The title of the post still says “Post-Indiana,” but I seriously considered bucking convention and naming it “Pre-Ohio State.” With the stakes of The Game as high as they’ve been in a decade, it only felt right to look at where the two teams’ advanced stats are similar and where they’re different.
Still, it’s worth discussing what happened against Indiana. The offense took a fairly large hit in overall efficiency, falling from 23rd to 41st in success rate. The rushing offense’s success rate saw a nearly identical drop in the national rankings, falling from 21st to 42nd. The passing offense did even worse, with the success rate falling from 45.3% to 42.5% and from 26th to 50th. On standard downs, Michigan’s offensive success rate only dropped from 51.5% to 49.5%, but their ranking tumbled from 22nd to 43rd. The offense fared worse on passing downs, with their success rate dropping from 34.4% (39th overall) to 31.5% (62nd overall). The offense had a difficult time keeping on track, and their inability to pick up the necessary yardage to stay in manageable down-and-distance situations led to the drops in success rate. Of note is that the offense struggled in that department across the board (passing, rushing, standard vs. passing down, etc.) but with little impact on their other numbers, which stayed fairly stable. A few long runs helped keep the offense’s explosive play-realted numbers afloat.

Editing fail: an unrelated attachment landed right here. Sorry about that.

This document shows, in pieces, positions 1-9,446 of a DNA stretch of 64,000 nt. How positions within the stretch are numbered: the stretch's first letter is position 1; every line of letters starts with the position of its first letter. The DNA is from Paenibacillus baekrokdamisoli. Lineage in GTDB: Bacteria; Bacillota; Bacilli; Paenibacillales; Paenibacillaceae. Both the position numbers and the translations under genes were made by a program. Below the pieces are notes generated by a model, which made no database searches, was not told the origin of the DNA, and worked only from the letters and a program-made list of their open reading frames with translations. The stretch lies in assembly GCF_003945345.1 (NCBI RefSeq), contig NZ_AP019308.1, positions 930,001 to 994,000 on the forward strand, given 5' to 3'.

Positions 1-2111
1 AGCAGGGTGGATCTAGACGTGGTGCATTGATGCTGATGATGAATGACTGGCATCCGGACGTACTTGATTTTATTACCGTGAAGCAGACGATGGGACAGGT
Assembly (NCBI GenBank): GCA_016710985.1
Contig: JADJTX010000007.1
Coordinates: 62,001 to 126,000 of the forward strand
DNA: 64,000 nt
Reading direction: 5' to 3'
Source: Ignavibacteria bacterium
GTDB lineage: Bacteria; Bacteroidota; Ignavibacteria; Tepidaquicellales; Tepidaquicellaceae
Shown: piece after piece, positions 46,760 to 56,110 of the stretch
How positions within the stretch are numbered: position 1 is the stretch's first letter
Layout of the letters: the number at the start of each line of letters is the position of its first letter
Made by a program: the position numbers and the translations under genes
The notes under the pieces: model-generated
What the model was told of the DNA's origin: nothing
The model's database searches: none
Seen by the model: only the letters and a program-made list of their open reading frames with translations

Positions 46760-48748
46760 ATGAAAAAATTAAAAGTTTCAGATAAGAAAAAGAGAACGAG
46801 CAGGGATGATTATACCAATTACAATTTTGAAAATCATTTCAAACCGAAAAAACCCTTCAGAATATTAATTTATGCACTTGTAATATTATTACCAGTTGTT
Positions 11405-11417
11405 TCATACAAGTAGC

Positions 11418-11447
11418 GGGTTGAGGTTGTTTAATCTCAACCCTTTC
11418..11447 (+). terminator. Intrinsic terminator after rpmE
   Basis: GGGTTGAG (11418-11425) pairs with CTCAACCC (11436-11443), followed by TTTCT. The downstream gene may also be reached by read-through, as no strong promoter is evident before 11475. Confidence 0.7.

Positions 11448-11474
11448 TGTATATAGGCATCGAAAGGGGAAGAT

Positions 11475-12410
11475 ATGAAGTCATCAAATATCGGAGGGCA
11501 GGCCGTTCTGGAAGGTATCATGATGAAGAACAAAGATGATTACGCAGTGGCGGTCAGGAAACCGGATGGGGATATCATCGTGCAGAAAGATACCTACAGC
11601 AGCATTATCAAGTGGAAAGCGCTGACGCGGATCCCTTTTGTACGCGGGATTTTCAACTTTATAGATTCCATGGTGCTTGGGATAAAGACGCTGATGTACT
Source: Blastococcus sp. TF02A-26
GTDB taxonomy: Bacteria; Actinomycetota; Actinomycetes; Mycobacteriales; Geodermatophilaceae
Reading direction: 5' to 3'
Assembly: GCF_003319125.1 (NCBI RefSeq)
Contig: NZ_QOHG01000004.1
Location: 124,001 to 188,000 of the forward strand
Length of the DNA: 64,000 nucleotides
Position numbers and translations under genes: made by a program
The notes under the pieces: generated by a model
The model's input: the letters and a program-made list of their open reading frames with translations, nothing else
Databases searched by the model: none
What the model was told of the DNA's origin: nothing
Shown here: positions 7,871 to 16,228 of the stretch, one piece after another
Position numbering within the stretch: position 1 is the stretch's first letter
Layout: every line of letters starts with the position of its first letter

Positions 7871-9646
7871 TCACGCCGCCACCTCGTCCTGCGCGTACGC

The defense, already at or near the top of most categories, saw little movement. One of the bigger changes was in the defense’s IsoPPP, the number Bill Connelly uses to track explosiveness; Michigan moved up from ninth to fourth. That’s pretty much it. The defense is good. The stats are good. They both remained so against Indiana.
[After THE JUMP: how Michigan stacks up against Ohio State according to S&P+ and FEI]